Many bodybuilders strive for strong muscle vascularity, which results in visible veins along the muscles. Even if you're just trying to bulk up for cosmetic reasons, veiny muscles can make you look bigger and stronger. Individual differences in body structure can affect how easily you increase vascularity, but with the right diet and exercise routine, you'll see more definition and boost your number of visible veins.
Eat enough protein to sustain healthy muscle development. Bodybuilders need about .7 to .8 grams of protein per pound of body weight each day, while traditional athletes need between .5 and .7 grams. Focus on lean, healthy sources of protein, such as fish and nuts, because high-calorie proteins can cause you to gain excess fat.
Focus on hydration. Well-hydrated muscles look more vascularized. When you're dehydrated, your skin can look dry and shriveled, and your veins won't be as thick. The amount of water you need depends on your size, health and how much you sweat, but it's nearly impossible to drink too much water. Take frequent water breaks, and aim to consume 10 ounces of fluid every 20 minutes during intense training sessions.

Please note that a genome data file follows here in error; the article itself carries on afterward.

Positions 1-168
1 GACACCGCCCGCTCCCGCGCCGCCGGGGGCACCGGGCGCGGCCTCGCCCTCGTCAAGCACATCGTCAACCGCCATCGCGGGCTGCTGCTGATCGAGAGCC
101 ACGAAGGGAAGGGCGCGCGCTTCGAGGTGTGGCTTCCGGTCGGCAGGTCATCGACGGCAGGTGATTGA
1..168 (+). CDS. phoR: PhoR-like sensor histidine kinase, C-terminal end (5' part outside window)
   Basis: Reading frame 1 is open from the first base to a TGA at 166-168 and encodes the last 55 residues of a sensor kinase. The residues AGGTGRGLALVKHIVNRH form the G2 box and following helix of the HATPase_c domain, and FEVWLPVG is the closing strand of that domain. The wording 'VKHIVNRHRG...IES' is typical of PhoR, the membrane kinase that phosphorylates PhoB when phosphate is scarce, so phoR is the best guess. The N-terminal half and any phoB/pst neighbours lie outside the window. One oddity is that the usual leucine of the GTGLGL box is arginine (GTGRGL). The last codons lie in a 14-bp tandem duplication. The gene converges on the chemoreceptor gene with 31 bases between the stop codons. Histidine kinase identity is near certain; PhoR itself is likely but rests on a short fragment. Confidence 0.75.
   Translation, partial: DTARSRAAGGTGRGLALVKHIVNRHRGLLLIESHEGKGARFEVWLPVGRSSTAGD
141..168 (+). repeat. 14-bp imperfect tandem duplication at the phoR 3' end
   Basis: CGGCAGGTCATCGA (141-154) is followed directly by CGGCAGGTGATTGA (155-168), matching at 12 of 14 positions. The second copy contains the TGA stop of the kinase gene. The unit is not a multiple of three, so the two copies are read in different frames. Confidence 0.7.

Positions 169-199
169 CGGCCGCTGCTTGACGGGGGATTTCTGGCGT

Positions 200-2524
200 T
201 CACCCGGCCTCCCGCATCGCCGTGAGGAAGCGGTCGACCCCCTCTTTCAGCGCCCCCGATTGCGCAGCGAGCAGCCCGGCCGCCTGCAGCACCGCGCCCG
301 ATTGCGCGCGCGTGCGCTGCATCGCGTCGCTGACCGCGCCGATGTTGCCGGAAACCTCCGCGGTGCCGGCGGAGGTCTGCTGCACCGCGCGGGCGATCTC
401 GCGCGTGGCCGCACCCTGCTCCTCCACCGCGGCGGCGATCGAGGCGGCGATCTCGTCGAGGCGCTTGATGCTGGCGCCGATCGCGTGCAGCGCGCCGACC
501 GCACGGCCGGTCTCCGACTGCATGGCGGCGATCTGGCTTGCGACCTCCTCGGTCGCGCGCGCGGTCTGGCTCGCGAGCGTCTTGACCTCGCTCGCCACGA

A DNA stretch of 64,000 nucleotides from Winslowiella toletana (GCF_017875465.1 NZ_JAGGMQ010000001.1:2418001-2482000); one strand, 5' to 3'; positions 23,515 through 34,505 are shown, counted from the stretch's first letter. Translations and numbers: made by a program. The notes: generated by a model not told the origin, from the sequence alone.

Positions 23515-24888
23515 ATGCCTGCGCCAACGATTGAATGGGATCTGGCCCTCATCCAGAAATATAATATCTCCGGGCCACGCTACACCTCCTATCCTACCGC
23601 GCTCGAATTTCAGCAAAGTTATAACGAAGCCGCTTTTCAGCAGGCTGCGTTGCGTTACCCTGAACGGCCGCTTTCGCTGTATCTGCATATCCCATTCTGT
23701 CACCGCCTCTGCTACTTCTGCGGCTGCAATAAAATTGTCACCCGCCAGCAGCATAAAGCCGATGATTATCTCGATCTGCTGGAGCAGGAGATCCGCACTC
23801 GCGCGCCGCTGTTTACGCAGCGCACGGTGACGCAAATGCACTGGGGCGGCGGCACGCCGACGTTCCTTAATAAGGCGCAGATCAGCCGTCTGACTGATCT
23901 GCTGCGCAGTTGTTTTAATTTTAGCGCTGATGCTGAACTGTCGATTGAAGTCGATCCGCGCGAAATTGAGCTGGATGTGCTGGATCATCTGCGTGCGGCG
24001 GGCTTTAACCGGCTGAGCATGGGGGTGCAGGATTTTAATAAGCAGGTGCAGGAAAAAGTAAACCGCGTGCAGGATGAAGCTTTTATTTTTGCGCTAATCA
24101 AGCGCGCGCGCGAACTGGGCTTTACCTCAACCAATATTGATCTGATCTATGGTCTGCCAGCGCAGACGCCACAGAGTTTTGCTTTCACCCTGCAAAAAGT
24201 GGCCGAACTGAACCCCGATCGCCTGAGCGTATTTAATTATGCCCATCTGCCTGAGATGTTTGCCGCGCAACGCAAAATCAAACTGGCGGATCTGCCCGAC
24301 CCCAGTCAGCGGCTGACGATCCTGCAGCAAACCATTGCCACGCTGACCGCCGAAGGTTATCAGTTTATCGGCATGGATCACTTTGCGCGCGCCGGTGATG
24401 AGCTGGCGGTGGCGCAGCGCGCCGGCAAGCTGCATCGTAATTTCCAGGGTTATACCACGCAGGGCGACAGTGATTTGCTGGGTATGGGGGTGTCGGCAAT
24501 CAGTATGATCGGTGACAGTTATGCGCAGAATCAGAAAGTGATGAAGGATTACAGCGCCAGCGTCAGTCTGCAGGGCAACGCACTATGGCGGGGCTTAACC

Burn off body fat with regular cardiovascular exercise. Focus on short, intense training sessions by running or cycling for about 30 minutes, four to five days each week. Avoid pushing yourself to the point of dizziness or weakness. When your body runs out of fuel, it can switch to burning muscle, and this will make your muscles look weaker and less vascularized.
Stay active throughout the day. Circulation affects the vascularity of your muscles. If you're sedentary for too long, circulation to your arms may slow down, shrinking your veins. If you have to sit for long periods of time, take a break every 30 minutes to an hour to stretch your arms and back.
Increase the intensity of your biceps exercise routine. You can do this by adding weight or increasing the number of reps you perform. Kickbacks, close-grip bench presses, biceps curls, close-grip pushups, curls, pushdowns and bent-over rows can each help to increase the strength and size of your biceps.
Pushing yourself to gain too much muscle too quickly can lead to pain and injuries, so start with relatively easy routines and then gradually increase intensity. If you're not an experienced lifter, talk to a doctor or trainer before beginning a new routine.